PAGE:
She volunteers as an usher at those performances now, “so I get to see the students,” Perry said.
She also participated in two career fairs this year for the Conway School District: one for the high school and the other for more than 300 fourth-graders.
Perry said she has been involved with the Conway Area Chamber of Commerce, where she has participated in Minority Entrepreneur Night and the membership-drive event, and is a member of the Faulkner County Board of Realtors Diversity Committee, the National Association of Realtors and the UCA Black Alumni Association.
The Conway Rotary Club recently asked her to join, and she will be inducted this month.
“I know they do a lot of charity, and that’s something I would like to be part of,” she said.
Perry is also a graduate of the 2018 Conway Area Leadership Institute, where she said she learned much about Conway nonprofit organizations, especially “the Conway you don’t see.” That included nonprofits such as Deliver Hope and Bethlehem House, a transitional homeless shelter.
Her most outstanding memory was touring the Conway Fire and Police departments and “putting on the suit” to let the K9 dog bite her.
“I don’t know what I was thinking,” she said. Perry said her competitive nature made her want to show the men in her class that she wasn’t afraid.
“The suit is huge,” she said. “However, the dog caught a small bit of my arm and went back and forth,” she said, showing how the dog was swinging her arm back and forth.
“I was bruised for I don’t know how long,” she said.
Perry also went up in the bucket on the Fire Department’s ladder truck.
“That was fun,” she said, although the bucket was shaking, the higher it went.
Perry served on the first panel of the University of Central Arkansas’ Women’s Leadership Network, talking about women in business.
“What’s most important to women? Taking care of their family and working,” she said.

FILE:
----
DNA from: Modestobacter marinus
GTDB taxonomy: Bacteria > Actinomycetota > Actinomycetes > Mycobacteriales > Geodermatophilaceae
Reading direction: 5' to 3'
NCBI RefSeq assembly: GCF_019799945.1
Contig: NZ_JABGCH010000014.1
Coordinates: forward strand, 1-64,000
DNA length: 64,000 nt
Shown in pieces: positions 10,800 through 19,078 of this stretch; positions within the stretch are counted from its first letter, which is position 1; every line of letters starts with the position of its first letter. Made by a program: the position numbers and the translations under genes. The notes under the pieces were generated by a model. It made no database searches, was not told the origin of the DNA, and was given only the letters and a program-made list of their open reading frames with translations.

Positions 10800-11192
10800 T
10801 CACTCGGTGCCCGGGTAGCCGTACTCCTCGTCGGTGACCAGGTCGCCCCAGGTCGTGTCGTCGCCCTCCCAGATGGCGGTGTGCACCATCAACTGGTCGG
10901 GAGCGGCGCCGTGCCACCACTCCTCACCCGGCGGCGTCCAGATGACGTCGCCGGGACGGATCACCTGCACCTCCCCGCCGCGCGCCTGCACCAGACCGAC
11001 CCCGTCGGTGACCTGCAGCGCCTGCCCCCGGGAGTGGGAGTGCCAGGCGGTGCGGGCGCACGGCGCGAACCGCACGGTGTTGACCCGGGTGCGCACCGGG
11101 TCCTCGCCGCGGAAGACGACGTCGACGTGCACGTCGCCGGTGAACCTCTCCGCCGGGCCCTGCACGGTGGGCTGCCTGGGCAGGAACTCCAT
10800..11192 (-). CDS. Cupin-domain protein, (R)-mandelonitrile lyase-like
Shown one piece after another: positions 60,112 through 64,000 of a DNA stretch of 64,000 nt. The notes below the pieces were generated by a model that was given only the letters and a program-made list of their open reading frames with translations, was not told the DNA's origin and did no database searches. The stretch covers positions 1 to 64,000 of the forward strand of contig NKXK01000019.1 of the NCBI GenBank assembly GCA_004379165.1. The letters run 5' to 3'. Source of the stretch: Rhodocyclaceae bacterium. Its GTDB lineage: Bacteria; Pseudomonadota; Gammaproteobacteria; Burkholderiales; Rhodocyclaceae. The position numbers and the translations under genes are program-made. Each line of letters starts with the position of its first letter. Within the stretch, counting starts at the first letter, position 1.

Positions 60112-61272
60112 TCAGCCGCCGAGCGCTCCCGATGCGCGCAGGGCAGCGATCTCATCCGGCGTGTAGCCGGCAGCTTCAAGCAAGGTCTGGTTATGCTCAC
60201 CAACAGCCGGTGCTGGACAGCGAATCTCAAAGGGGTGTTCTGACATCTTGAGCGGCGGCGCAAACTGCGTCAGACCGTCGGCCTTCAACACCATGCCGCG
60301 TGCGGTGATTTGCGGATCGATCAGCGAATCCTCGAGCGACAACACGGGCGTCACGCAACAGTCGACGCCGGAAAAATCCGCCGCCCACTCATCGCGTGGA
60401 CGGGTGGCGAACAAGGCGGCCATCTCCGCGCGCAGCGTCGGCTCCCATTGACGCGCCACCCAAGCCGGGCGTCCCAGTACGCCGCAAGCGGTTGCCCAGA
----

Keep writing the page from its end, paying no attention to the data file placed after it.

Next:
Perry said her faith is a big part of her life, too. Her husband, a rehabilitation instructor at the Conway Human
Development Center, is the music minister at Mount Carmel Missionary Baptist Church in Plumerville, and she is in the choir. Perry said their son is musical, although he has not embraced his
talents as much as she’d like.
“He’s a natural,” she said.
In July, she’ll serve as director of vacation Bible school. “We’re there all the time,” she said of church.
Aaran Mattson, program coordinator for the Literacy Council of Central Arkansas in Conway, nominated Perry for the Conway Corp Board of Directors.
“We met when we were both teaching at Guy-Perkins. … I had her younger brother in my class. Then she and I both liked to go watch the basketball games, so we got to be really good friends. We stayed friends; she was one of my bridesmaids in my wedding,” Mattson said.
“I heard [the Conway Corp was] looking for someone new on the board, and I knew she wanted to get even more involved in the community. She really likes to get out and network and meet people,” Mattson said. “I thought, too, that they probably need more women on their board. Most organizations do need more women helping out, I feel like, and probably more diversity, too.
“She really gives it all when she attempts to do something, and she’s intelligent and has good ideas, so I thought she would be a good representative.”
Perry said she thought it would be “kind of cool” to serve, but she didn’t expect to be confirmed.
“I’m — I don’t want to say a nobody — I’m just somebody,” she said.
Perry said she was surprised when Conway Corp CEO Bret Carroll called and told her she was approved to serve a seven-year term on the board.
She spent half a day in an orientation, touring Conway Corp’s headquarters downtown and having lunch with each department head. They took a driving tour, which included Brewer Lake, where the city gets its water.
Perry said she met with Carroll, “and he helped me get acclimated.”
She was most impressed with “what a well-oiled machine Conway Corp is,” she said. “It is customer-driven, and I knew that as a customer — but everything they do is customer-driven.”
She attended her first board meeting in May, which “was great,” she said.
A report was given on a crew of four Conway Corp linemen who helped in May to bring electricity to some customers in the Navajo Nation by working with the Navajo Tribal Utility Authority. The project was called Light Up Navajo.
“That was very impressive to me — that’s something we didn’t have to do, help someone who has never had electricity,” Perry said.
Perry said that in July, she and other Conway Corp board members will attend the Independent Show in Chicago, hosted by America’s Communications Association and the National Cable Television Cooperative.
“I want to be able to serve the citizens of Conway, on Conway Corp and in general,” she said. “If I’m not the source, I want to be able to point people where they need to go. I want to be a more community-driven person of a community I love and serve.”
Perry laughed and added: “I want people to say, ‘We trust Denise. She’s just that regular ole girl from Guy-Perkins.’”
Senior writer Tammy Keith can be reached at (501) 327-0370 or email@example.com.